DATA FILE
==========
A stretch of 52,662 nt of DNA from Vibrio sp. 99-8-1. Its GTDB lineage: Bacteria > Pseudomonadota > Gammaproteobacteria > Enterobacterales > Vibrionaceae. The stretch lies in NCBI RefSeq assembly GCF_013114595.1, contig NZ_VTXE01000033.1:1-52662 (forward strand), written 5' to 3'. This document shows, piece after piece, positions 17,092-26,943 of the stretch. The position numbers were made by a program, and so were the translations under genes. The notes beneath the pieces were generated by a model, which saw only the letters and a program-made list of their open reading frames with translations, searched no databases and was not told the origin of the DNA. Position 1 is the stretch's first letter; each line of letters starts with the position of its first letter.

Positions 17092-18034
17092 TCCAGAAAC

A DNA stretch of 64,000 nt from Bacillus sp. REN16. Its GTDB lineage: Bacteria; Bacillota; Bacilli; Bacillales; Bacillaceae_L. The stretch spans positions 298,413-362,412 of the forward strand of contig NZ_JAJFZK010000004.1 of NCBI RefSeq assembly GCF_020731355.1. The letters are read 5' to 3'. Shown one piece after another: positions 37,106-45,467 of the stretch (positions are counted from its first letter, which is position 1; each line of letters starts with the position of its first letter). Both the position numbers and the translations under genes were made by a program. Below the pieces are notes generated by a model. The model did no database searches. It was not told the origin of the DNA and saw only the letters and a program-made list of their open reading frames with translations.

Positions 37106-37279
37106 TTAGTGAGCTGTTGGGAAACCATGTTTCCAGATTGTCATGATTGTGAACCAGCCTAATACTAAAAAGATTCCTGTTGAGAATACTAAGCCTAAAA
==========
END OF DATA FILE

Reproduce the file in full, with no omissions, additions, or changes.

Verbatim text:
A stretch of 52,662 nt of DNA from Vibrio sp. 99-8-1. Its GTDB lineage: Bacteria > Pseudomonadota > Gammaproteobacteria > Enterobacterales > Vibrionaceae. The stretch lies in NCBI RefSeq assembly GCF_013114595.1, contig NZ_VTXE01000033.1:1-52662 (forward strand), written 5' to 3'. This document shows, piece after piece, positions 17,092-26,943 of the stretch. The position numbers were made by a program, and so were the translations under genes. The notes beneath the pieces were generated by a model, which saw only the letters and a program-made list of their open reading frames with translations, searched no databases and was not told the origin of the DNA. Position 1 is the stretch's first letter; each line of letters starts with the position of its first letter.

Positions 17092-18034
17092 TCCAGAAAC

A DNA stretch of 64,000 nt from Bacillus sp. REN16. Its GTDB lineage: Bacteria; Bacillota; Bacilli; Bacillales; Bacillaceae_L. The stretch spans positions 298,413-362,412 of the forward strand of contig NZ_JAJFZK010000004.1 of NCBI RefSeq assembly GCF_020731355.1. The letters are read 5' to 3'. Shown one piece after another: positions 37,106-45,467 of the stretch (positions are counted from its first letter, which is position 1; each line of letters starts with the position of its first letter). Both the position numbers and the translations under genes were made by a program. Below the pieces are notes generated by a model. The model did no database searches. It was not told the origin of the DNA and saw only the letters and a program-made list of their open reading frames with translations.

Positions 37106-37279
37106 TTAGTGAGCTGTTGGGAAACCATGTTTCCAGATTGTCATGATTGTGAACCAGCCTAATACTAAAAAGATTCCTGTTGAGAATACTAAGCCTAAAA